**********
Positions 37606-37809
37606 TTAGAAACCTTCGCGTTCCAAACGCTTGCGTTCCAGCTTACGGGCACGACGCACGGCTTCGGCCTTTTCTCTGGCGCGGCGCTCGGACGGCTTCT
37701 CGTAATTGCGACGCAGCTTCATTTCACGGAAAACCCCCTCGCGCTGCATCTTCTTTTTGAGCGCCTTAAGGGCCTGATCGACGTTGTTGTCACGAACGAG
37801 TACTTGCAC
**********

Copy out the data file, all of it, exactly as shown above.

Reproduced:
Positions 37606-37809
37606 TTAGAAACCTTCGCGTTCCAAACGCTTGCGTTCCAGCTTACGGGCACGACGCACGGCTTCGGCCTTTTCTCTGGCGCGGCGCTCGGACGGCTTCT
37701 CGTAATTGCGACGCAGCTTCATTTCACGGAAAACCCCCTCGCGCTGCATCTTCTTTTTGAGCGCCTTAAGGGCCTGATCGACGTTGTTGTCACGAACGAG
37801 TACTTGCAC